Figure out your skin type once and for all!
There are 5 different skin types: which do you have?
“Most people … are wrong when they guess their skin type,” Dr. Leslie Baumann, dermatologist and author of “The Skin Type Solution,” told TODAY Style in an email. “They are most wrong about whether they are oily or dry and if they have sensitive skin.”
It can be especially tricky to figure out your true skin type because it can change over time and can be affected by climate, hormones and diet. (There’s also some debate over whether “normal” and “sensitive” skin are even true skin types at all.)
Here’s some advice from dermatologists on how to figure out your own skin type, along with skin care tips and cleanser and moisturizer recommendations for each.
1. Oily Skin
The skin secretes natural oils to keep itself moisturized, but for people with oily skin, this process can go into overdrive, especially if they have larger pores.
“The bigger the pore, the more active the oil glands, and the more active the oil glands, the more they’ll secrete,” Dr. Doris Day, founder of Day Dermatology and Aesthetics in New York City, told TODAY Style.
This can translate to an oily film on your face throughout the day, as well as frequent breakouts.
“You’re prone to oily skin if you notice that when you apply moisturizer, and almost anything you apply, you break out,” Day said.
People with oily skin may also “have trouble finding a sunscreen that does not feel sticky and heavy,” Baumann said.
If You Have Oily Skin
If you have oily skin, you should avoid using thick creams and moisturizers. However, that doesn’t mean you should skip hydration altogether.
“Oily skin can still be dry, because oil and water are two different things,” Day said.
She recommends hydrating oily skin with hyaluronic acid, an ingredient found in many moisturizers. Hyaluronic acid helps the skin retain water, without leaving a greasy film on the top layer.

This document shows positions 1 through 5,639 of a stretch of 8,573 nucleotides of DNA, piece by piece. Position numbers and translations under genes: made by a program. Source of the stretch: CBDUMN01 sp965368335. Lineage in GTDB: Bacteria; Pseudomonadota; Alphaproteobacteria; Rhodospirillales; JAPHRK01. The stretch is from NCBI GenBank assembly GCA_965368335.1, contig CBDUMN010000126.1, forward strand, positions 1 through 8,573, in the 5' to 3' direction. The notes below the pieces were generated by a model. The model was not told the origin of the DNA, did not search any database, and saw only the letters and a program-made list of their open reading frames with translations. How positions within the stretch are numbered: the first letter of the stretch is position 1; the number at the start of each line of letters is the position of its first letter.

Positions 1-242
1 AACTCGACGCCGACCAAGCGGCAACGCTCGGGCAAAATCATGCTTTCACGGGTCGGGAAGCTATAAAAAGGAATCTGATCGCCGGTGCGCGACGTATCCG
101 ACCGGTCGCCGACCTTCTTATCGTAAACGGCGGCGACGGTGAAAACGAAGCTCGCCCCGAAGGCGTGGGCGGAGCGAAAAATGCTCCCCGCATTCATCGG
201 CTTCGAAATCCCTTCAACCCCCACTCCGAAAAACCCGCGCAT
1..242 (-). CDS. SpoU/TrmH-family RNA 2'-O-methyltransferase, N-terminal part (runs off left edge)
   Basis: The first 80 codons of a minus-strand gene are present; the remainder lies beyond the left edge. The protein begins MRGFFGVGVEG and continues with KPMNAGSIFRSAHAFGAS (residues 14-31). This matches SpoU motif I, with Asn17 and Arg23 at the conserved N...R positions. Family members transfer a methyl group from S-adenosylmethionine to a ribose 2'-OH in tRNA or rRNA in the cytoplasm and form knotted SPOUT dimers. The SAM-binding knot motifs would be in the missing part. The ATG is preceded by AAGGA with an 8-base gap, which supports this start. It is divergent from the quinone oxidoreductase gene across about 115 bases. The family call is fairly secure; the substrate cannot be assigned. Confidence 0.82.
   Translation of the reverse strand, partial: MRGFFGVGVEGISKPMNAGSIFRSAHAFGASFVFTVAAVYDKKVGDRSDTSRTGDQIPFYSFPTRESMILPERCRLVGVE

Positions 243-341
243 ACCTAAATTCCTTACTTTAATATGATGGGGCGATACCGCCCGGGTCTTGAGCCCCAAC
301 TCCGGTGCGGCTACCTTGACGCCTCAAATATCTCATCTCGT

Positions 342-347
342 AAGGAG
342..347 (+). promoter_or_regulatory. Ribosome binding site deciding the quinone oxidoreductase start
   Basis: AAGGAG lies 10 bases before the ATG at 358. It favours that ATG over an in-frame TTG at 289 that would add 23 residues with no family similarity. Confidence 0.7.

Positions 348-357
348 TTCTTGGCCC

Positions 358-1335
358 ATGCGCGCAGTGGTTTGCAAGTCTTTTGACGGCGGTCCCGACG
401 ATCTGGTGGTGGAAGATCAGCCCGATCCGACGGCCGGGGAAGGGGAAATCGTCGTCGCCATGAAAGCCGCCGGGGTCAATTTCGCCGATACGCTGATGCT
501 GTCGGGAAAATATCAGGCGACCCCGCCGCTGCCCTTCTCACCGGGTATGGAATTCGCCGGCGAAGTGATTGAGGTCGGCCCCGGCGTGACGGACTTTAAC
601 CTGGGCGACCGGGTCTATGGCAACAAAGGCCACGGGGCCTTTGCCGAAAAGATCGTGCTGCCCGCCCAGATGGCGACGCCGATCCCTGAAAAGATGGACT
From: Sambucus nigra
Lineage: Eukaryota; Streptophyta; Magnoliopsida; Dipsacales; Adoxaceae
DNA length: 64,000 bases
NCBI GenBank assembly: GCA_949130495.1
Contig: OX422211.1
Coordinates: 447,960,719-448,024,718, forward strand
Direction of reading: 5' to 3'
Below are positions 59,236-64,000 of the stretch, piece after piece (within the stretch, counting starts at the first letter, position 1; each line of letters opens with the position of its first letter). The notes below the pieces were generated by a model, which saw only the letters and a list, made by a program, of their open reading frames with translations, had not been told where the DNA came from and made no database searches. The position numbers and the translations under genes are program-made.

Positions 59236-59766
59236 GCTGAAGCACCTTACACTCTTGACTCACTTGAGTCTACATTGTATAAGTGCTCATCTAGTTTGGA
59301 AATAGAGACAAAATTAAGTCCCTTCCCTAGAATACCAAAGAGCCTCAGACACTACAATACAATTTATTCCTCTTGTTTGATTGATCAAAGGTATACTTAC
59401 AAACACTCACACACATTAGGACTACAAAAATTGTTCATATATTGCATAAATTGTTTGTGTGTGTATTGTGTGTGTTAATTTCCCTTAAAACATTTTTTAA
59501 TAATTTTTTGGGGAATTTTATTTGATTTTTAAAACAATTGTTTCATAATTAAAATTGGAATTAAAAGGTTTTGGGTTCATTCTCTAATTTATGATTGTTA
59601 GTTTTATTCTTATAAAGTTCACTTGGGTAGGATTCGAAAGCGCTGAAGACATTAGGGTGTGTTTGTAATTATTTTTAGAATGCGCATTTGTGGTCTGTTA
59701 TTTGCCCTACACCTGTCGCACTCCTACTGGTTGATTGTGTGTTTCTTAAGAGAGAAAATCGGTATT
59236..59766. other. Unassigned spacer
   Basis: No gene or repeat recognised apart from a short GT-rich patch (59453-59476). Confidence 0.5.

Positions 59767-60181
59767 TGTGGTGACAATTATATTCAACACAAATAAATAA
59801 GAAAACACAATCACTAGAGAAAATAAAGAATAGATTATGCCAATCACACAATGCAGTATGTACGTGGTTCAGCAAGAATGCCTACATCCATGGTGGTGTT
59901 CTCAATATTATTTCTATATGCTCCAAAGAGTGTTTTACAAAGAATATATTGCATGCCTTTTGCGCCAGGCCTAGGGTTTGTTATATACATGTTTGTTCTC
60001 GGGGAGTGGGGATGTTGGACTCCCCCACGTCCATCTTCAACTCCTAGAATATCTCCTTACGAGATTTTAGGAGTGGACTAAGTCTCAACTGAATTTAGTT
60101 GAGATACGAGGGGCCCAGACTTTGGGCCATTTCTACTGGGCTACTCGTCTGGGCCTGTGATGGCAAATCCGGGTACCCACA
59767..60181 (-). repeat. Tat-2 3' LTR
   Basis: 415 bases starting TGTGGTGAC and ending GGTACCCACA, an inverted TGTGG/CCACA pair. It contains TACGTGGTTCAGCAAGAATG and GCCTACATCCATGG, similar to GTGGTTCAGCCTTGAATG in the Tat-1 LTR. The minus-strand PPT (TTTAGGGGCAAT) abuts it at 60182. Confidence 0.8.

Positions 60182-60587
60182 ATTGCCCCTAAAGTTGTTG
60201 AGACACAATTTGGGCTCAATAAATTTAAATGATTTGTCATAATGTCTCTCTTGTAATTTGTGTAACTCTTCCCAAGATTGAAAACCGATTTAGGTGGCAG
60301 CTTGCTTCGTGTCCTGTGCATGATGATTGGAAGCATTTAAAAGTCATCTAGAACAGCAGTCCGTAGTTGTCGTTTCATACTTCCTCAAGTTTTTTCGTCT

If you have very oily skin, Days says you might consider skipping moisturizing in the morning, and just hydrating at night (but never skip sunscreen in the morning).
2. Dry Skin
The number one sign that you have dry skin is if it appears dull and lifeless, Day says.
Dry skin looks dull because it’s often covered in a layer of dead skin cells. Light reflects off these rough skin cells in all different directions, whereas if your skin is hydrated, it has a smooth surface that reflects light evenly, and so appears more radiant.
Many factors can lead to dry skin, including sun exposure, hot showers and over-exfoliating with products like salicylic or glycolic acid.
Also, as we age, the skin naturally gets drier thanks to hormonal changes, Day says.
It sounds obvious, but if you’re prone to dry skin, the most important thing to do is keep it hydrated.
“Just hydration to the skin will make it look younger, plumper and more radiant,” Day said.
Baumann recommends avoiding very hot showers and steering clear of products containing detergents or sulfates, which can irritate the skin.
When it comes to moisturizing, dry skin can handle a creamier product, rather than a lotion or a gel. Use a cream moisturizer morning and night in addition to sunscreen, Day recommends.
3. Sensitive Skin